Petaflop Desktop Computing

December 24th, 2008 | Posted by paul in Uncategorized


Sometime in the next 10-15 years, personal computers could be running up to a million times faster than they are today. Until recently the computer industry had no clear idea on how such speeds would be possible, as silicon is rapidly hitting the limits for use in microprocessors.

The first of these limits was reached in 2004 when chip manufacturers were unable to get chips running faster than 4Ghz without melting them.

To get more performance out of new chips, manufacturers have taken advantage of shrinking die sizes to squeeze more processing cores into the same space a single core took before.  With multiple cores, tasks can be shared between cores, allowing more computation to be done per clock cycle.

The current king of chip design is the Core i7 from Intel which runs on a 45nm process and has four cores.  Speeds of 100Glops (100 billion calculations per second) are possible running at full capacity. Next year, Intel plans on moving their chip design to the 32nm process, allowing for doubling of transistor density and 8 cores on a chip. The next two die sizes are 22nm and 14nm.  However when you get to 14nm, quantum tunneling begins interfering with a chips capacity to perform.  It is now widely acknowledged that 14nm represents the end of silicon for use in computers. With graphene, die sizes can be reduced to 0.5nm, resulting in several trillion transistors per chip.

Carbon in a Post-Silicon World

Ever since the discovery of carbon nanotubes, companies have recognized the huge potential carbon can play in future computers.  Carbon as a computing material has two main advantages.  First, it does not suffer from the heat limitation that silicon does, allowing chips to run at terahertz frequencies. This represents more than a 1000 fold increase in raw computing speed. Second, carbon transistors operate better the smaller you make them. Ray Kurzweil, in his book In The Age of Spiritual Machines, talks about carbon nanotubes being used to create very dense 3d computational structures running millions of times faster than today’s computers.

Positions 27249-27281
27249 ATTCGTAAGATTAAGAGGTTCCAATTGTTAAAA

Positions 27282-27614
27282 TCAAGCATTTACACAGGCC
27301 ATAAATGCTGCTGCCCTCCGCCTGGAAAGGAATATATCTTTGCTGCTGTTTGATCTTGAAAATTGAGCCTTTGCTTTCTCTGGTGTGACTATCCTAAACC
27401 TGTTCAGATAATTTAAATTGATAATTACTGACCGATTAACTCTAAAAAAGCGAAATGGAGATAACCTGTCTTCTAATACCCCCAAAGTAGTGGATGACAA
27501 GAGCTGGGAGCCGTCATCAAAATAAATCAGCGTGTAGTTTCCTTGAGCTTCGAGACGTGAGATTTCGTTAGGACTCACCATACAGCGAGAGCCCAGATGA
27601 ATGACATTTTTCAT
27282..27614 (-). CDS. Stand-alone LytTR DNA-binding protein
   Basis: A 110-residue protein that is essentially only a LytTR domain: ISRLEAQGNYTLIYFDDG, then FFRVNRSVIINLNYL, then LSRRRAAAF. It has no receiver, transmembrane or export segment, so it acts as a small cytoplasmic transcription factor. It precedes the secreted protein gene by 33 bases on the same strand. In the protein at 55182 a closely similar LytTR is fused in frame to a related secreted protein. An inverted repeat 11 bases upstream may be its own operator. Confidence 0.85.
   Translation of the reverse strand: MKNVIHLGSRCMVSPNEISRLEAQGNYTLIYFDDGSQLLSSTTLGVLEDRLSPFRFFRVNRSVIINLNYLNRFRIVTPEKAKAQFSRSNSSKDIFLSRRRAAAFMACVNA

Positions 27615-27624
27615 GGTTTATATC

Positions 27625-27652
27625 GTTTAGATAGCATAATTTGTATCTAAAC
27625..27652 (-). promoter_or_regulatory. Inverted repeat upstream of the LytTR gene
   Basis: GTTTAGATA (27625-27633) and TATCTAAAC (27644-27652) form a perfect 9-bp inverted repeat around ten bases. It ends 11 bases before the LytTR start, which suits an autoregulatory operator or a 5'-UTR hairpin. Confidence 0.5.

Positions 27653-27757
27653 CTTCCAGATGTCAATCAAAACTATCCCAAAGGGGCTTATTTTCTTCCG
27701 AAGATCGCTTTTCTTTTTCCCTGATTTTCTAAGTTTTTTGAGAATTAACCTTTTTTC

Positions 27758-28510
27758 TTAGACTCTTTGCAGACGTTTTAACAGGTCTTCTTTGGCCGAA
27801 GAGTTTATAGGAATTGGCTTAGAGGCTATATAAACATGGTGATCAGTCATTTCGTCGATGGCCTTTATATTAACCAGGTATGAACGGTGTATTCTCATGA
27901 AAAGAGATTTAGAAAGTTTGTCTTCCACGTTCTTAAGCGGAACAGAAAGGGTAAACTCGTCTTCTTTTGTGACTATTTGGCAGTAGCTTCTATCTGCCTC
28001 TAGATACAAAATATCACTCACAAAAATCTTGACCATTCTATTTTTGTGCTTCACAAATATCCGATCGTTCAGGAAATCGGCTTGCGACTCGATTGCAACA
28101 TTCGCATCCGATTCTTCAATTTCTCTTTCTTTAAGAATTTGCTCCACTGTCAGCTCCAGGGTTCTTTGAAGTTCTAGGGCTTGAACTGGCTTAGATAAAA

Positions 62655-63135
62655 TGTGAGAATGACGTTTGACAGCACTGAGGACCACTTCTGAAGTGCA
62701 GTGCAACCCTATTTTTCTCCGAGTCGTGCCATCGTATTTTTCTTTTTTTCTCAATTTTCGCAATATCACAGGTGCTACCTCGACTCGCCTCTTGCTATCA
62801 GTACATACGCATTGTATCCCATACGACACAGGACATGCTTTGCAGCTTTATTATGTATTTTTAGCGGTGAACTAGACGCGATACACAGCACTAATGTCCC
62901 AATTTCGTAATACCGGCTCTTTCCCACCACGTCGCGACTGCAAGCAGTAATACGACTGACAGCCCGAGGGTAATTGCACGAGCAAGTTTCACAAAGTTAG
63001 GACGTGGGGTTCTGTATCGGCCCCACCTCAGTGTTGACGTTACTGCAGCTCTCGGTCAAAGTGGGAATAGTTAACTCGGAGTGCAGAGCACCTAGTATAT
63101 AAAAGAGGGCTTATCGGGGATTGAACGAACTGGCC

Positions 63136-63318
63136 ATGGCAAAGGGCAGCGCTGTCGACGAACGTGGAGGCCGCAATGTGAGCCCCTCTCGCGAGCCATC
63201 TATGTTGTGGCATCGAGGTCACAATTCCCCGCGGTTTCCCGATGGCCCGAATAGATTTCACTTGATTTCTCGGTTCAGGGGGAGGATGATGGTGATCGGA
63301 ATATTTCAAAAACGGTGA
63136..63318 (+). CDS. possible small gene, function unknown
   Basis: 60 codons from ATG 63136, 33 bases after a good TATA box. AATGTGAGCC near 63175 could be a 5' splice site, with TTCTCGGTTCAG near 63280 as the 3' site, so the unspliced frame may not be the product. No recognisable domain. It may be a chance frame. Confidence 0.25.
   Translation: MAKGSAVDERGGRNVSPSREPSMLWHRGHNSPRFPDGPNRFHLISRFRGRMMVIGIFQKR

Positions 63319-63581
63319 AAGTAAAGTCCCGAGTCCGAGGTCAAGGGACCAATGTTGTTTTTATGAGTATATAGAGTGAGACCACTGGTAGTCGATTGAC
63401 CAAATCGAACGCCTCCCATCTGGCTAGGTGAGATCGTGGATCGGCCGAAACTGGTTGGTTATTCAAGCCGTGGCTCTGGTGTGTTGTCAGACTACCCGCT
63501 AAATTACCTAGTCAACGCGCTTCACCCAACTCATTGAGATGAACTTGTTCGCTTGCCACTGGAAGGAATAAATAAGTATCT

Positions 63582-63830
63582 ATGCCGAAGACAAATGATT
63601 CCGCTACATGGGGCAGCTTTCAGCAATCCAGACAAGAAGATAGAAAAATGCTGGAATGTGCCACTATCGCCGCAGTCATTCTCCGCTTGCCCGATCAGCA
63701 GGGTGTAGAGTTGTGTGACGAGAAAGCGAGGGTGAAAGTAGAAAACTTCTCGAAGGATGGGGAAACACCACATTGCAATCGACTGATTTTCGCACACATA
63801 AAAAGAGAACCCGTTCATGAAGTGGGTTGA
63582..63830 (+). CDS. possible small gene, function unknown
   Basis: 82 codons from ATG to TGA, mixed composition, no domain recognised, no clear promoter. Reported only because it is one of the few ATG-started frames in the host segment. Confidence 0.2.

The challenge with carbon nanotubes to researchers is they still don’t know how to mass produce them with consistent size and accurate placement necessary to build microprocessors.  In 2006, Georgia Tech Professor Walt de Heer developed a proof-of-principle transistor constructed of graphene. Graphene is the same material as nanotubes, just flattened out like an atomic version of chicken wire, instead of wrapped up into a tube. The basic physics of graphene remain the same – and in some ways its electronic properties actually improve – in pieces smaller than a single nanometer. Graphene transistors start showing advantages and good performance at sizes below 10 nanometers – the miniaturization limit at which the Silicon technology is predicted to fail.

This equates into raw increases in speed of over 1000, and density increases of more than 8000 over the 45nm process we have today.  This works out to dozens of teraflops per core, and between four and eight thousand cores on a single chip!  Assuming software developers could utilize even a fraction of that capacity, speeds far in excess of a petaflop (quadrillion instructions per second) would be possible in every day computing devices.

When asked about their potential in 2006, Professor Walt de Heer said it would take at least a couple of decades before seeing graphene’s potential.  However just two weeks ago, IBM announced the creation of a 50nm graphene transistor running at 26Ghz.  For comparison sake, the best transistor in commercial use today is 45nm and running at a paltry 3.6Ghz.  Given this breakthrough there is no reason to believe graphene processors won’t be available to take over from silicon as it runs out of steam.

The Roaring 2020’s: Ubiquitous Petaflop computing.

It’s hard to imagine how the world will look like with cheap and pervasive petaflop computing. The degree of  advancement made possible by petaflop computing is far greater than anything we’ve seen in the last 50 years.  At the very least, computers will become invisible and blend seamlessly with our environments.  Our interaction with them will be completely intuitive and natural.  They will anticipate our needs and adjust themselves towards maximizing an intuitive and seamless connection. They will be able to respond to touch, gesture, voice and emotional states as if they were our best friend.  It will represent the beginning of intimate symbiotic computing. Computer graphics will be as good as reality, allowing a seamless blend of digital and analog worlds.  Fully realistic virtual worlds generated on the fly will allow immersion in vast and endlessly novel virtual realities.

Although I believe artificial intelligence will continue to be overrated in human reasoning abilities, the creation of believable agents will have many of the characteristics of a human personality, with near human level reasoning in games, and as digital “servants” that augment our own intelligence and interaction with the vast amount of information that would overwhelm us today.  In other words, we won’t suffer from information overload, but interact seamlessly with it in a much more fun and natural way than we do today.

By the 2020’s scientists will probably figure out how to finally use carbon nanotubes to make 3d computer cores with speeds in the exaflop range (a quintillion operations per second).  By then we’ll probably see the beginnings of true human-computer symbiotic intelligence far exceeding our own.


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